How to Fill Up a CO2 Tank at Home

How to Fill Up a CO2 Tank at Home

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Gas-powered devices such as paintball guns and keg systems require pressurized CO2 in order for them to work properly. The tanks containing this pressurized gas come in a variety of shapes and sizes, and need to be refilled regularly. There are a number of places you can get a CO2 tank filled up at; however, if you are going to be using a lot of CO2, it might be a wise investment to get your own fill up station for your home.

    Purchase a 50-lb. CO2 tank with a siphon tube, a scale that can weight up to 5 lbs., a fill station with a dual valve to allow you to fill up and empty tanks. Bulk CO2 tanks and the rest of the equipment can be purchased online or ordered through paintball retailers.

    Secure the 50-lb. tank somewhere secure like a basement corner or attached to a workbench. Place the small plastic ring that came with your fill station between the tank nozzle and the fill station.

    Check the hydrotest date on the tank you wish to fill up to make sure it hasn't expired.

    Empty the tank you're filling by attaching the siphon tube to it, loosening the release valve on the dual fill station and opening the valve on the tank you wish to empty.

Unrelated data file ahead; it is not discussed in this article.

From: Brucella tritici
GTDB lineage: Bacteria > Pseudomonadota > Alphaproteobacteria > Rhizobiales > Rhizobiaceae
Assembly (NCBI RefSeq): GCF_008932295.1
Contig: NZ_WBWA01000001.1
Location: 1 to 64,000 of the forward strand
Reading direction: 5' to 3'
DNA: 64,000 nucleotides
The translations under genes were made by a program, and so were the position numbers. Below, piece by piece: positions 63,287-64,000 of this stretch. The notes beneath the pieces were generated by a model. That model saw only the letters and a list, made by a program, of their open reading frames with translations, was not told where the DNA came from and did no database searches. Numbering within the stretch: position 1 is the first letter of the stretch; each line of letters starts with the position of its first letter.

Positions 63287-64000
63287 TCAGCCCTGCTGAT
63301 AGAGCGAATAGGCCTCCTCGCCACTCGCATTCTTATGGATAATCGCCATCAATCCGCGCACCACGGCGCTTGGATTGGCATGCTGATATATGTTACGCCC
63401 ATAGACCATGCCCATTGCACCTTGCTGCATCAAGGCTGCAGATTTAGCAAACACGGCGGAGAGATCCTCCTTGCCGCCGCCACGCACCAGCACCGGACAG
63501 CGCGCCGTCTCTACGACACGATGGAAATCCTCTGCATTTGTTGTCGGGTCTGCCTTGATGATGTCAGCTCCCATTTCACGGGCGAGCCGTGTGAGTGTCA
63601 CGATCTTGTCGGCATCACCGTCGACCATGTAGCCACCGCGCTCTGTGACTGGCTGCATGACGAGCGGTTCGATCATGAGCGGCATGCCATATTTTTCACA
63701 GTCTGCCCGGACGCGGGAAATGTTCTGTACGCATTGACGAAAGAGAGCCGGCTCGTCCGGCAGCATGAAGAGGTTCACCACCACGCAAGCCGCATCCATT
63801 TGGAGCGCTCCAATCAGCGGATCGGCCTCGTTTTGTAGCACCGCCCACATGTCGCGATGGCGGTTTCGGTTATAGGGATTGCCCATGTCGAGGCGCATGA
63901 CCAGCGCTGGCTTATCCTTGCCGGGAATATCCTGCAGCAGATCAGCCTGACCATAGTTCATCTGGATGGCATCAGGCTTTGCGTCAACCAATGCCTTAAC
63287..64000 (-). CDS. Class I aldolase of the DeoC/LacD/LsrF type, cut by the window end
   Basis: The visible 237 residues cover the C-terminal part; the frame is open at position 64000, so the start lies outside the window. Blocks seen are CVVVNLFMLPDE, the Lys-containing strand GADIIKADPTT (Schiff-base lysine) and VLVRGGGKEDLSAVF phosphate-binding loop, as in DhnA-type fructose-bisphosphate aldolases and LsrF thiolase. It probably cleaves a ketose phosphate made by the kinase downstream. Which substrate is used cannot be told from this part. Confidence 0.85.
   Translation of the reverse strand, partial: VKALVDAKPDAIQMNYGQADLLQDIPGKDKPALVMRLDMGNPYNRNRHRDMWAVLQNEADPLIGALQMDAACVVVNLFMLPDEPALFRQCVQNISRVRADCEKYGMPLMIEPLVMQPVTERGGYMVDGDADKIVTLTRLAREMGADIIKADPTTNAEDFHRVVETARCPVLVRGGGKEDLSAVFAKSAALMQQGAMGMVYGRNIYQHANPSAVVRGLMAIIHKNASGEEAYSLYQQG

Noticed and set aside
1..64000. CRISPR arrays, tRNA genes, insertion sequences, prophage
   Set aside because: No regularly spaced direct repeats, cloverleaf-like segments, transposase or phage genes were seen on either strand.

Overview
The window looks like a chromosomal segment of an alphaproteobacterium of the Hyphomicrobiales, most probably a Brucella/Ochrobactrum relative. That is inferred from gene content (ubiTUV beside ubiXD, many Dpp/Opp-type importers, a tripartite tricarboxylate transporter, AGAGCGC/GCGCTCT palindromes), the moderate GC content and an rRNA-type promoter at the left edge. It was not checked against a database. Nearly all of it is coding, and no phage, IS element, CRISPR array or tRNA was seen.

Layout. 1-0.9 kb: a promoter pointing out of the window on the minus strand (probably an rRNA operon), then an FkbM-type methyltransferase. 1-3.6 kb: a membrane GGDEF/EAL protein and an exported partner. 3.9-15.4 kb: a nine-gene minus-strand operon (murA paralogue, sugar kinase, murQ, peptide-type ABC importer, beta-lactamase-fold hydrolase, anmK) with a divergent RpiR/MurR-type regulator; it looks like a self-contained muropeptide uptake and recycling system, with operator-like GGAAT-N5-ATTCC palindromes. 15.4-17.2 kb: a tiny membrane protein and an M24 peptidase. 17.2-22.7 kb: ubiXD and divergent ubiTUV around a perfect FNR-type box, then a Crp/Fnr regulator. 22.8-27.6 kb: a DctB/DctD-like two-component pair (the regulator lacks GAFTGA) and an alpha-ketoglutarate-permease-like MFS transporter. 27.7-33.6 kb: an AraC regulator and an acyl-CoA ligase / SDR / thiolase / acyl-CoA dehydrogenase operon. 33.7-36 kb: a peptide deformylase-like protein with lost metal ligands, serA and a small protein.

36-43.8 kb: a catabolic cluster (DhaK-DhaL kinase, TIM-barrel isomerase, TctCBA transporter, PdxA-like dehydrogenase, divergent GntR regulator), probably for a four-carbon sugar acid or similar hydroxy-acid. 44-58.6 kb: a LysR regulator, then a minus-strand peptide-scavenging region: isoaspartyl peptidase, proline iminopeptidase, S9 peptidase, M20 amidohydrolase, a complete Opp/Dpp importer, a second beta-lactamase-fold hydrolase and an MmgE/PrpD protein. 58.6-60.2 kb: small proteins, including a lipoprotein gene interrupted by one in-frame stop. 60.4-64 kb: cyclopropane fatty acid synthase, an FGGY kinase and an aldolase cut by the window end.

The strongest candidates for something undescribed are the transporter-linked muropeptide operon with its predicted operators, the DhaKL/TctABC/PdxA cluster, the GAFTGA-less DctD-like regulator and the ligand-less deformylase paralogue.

Place the empty tank on the scale and zero the scale so you can figure out how much gas you're putting into the tank.

    Chill the tank before filling it by putting about 1 or 2 oz. in the tank and then letting it out by opening the purge valve. This preps your tank so that you can safely get the most gas in there.

    Fill your tank by opening the valve on the bulk tank. Make sure you don't actually fill your tank to capacity as this could be dangerous. Instead, fill it to about an ounce or two short of its maximum capacity, which should be labeled on the side.

    Items you will need

    • CO2 tank

    • Dual valve fill station

    • Scale

    • 50-lb. CO2 bulk tank


    • Make sure the tank you purchase comes with a siphon tube. The siphon tube makes sure that your tank is being filled with just CO2 and not regular air.


    • Compressed air canisters can be very dangerous if misused. Make sure you keep your bulk tank and your smaller CO2 tanks somewhere secure and away from heat.

      The compressed CO2 is extremely cold, so keep your hands away from the purge valve and the release valve on the fill station.

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